SharePoint is great for storing all sorts of content we generate these days. Word, Excel, PowerPoint files, images, videos, and PDFs. However, we also generate another type of content where we might store important decisions, intellectual property or other relevant information in. I am talking about good, old email. Naturally, the email messages and attachments reside in a different tool called Exchange (if you are using Outlook mail client). So are there ways to store email alongside the documents? There are few options available out of the box, and I will try to explain them in this post.
Option 1. Site mailbox app
NOTE: This option is no longer available in SharePoint Online (as of March 2017). Please click here to read more. It is only available in hosted SharePoint 2013 or 2016 environments.
The first option that allows storing emails is called Site Mailbox app. Essentially, it is a dedicated mailbox for the SharePoint team site. To add one, go to Gear Icon > Site Contents > Add an App and then choose Site Mailbox from the list.
It might take up to 30 minutes to set one up. Any emails sent to this mailbox (distribution list) will be stored within the site mailbox on Exchange. Technically speaking, the emails are not stored in SharePoint, like documents in a document library. They are stored in Exchange, where all of your emails are stored. However, this allows you to have a dedicated space to store all email-type content.
Option 2. Office 365 groups
Another way to store emails alongside the documents is to use Office 365 Groups. Office 365 Groups is essentially a membership group, packaged together with a shared document library, calendar, OneNote notebook and distribution list. Emails sent to the Office 365 Group distribution list end up in the Conversations part of Office 365 Groups. It works very similar to the mailbox from the previous example but allows for a more fluid/conversation style email exchange and experience. Moreover, conversations can also be started from the Office 365 Groups itself and emails can be sent by external parties to the distribution list too.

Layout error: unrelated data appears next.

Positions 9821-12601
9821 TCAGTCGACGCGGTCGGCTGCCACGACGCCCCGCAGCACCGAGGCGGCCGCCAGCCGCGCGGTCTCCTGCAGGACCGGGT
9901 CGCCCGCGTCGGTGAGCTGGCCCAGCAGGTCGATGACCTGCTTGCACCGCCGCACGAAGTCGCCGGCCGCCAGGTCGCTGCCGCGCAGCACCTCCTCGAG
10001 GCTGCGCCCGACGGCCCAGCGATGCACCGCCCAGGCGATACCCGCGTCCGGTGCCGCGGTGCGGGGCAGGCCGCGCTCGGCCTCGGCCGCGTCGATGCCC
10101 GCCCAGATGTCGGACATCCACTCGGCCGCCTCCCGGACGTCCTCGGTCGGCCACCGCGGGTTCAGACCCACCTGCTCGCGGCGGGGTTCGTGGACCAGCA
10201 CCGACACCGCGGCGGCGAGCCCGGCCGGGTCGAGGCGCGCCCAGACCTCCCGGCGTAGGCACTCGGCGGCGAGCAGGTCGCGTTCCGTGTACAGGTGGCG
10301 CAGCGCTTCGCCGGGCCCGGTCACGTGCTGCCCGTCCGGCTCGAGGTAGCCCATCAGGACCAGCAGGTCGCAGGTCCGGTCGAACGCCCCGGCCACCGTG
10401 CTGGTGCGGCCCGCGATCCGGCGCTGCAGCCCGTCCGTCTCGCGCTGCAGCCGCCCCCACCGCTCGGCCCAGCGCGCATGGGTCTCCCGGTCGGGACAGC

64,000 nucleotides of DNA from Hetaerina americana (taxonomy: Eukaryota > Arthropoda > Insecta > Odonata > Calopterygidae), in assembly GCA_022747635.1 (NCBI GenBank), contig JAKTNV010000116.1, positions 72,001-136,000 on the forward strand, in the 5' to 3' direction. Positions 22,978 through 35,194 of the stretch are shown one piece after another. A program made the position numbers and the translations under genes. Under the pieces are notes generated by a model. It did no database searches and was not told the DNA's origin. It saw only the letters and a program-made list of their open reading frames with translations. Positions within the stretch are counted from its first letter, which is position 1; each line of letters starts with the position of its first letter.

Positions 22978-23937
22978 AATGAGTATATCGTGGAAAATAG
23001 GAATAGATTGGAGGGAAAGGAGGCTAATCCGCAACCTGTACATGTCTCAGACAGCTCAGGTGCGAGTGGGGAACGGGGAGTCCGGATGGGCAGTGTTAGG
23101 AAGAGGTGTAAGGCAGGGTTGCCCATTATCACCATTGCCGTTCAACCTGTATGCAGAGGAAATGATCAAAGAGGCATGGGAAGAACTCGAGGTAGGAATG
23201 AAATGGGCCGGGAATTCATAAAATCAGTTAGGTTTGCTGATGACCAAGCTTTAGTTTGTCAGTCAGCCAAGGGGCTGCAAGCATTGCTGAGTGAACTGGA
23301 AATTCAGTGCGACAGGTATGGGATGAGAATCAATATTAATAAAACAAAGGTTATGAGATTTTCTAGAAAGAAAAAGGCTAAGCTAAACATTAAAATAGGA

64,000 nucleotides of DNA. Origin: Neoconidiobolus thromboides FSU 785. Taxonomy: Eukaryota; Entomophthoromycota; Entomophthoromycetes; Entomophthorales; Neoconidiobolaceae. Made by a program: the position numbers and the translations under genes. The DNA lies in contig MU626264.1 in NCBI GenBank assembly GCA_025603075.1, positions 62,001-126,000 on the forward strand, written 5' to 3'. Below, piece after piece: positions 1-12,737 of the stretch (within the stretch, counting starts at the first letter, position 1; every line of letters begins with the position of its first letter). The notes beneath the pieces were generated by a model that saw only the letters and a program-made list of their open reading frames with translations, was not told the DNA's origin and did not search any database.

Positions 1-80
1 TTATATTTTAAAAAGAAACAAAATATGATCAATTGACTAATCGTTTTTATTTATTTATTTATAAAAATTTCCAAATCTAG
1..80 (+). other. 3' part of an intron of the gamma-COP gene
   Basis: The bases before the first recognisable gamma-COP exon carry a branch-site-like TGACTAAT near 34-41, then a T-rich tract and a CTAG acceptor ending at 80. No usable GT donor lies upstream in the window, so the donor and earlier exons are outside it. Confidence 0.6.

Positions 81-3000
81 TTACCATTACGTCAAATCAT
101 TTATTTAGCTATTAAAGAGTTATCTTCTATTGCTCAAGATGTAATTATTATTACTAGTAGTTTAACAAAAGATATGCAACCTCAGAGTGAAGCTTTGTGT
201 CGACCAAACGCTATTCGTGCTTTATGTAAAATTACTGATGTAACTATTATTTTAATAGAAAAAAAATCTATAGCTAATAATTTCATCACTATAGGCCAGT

Option 3: Drag and Drop Outlook messages
If you really want to be able to save your emails in SharePoint just like regular documents, you have to use this third option. To do that, you need to first Save your email as a file to your desktop – then drag and drop that file into a SharePoint document library. The beauty of this method – the whole email you save from the Outlook stays in native format + keeps all the attachments inside.
- To save the email with all of its contents and attachments, just drag it from your Outlook to the desktop.
- Then, just upload or drag and drop the file from the desktop into the destination library in SharePoint, like you normally would
- If you are using metadata in your library, you can tag it like any other file as well.
Cameron Dwyer has written some great and very detailed posts on out of the box ways to get emails into SharePoint. Check out this post and this one for other available options.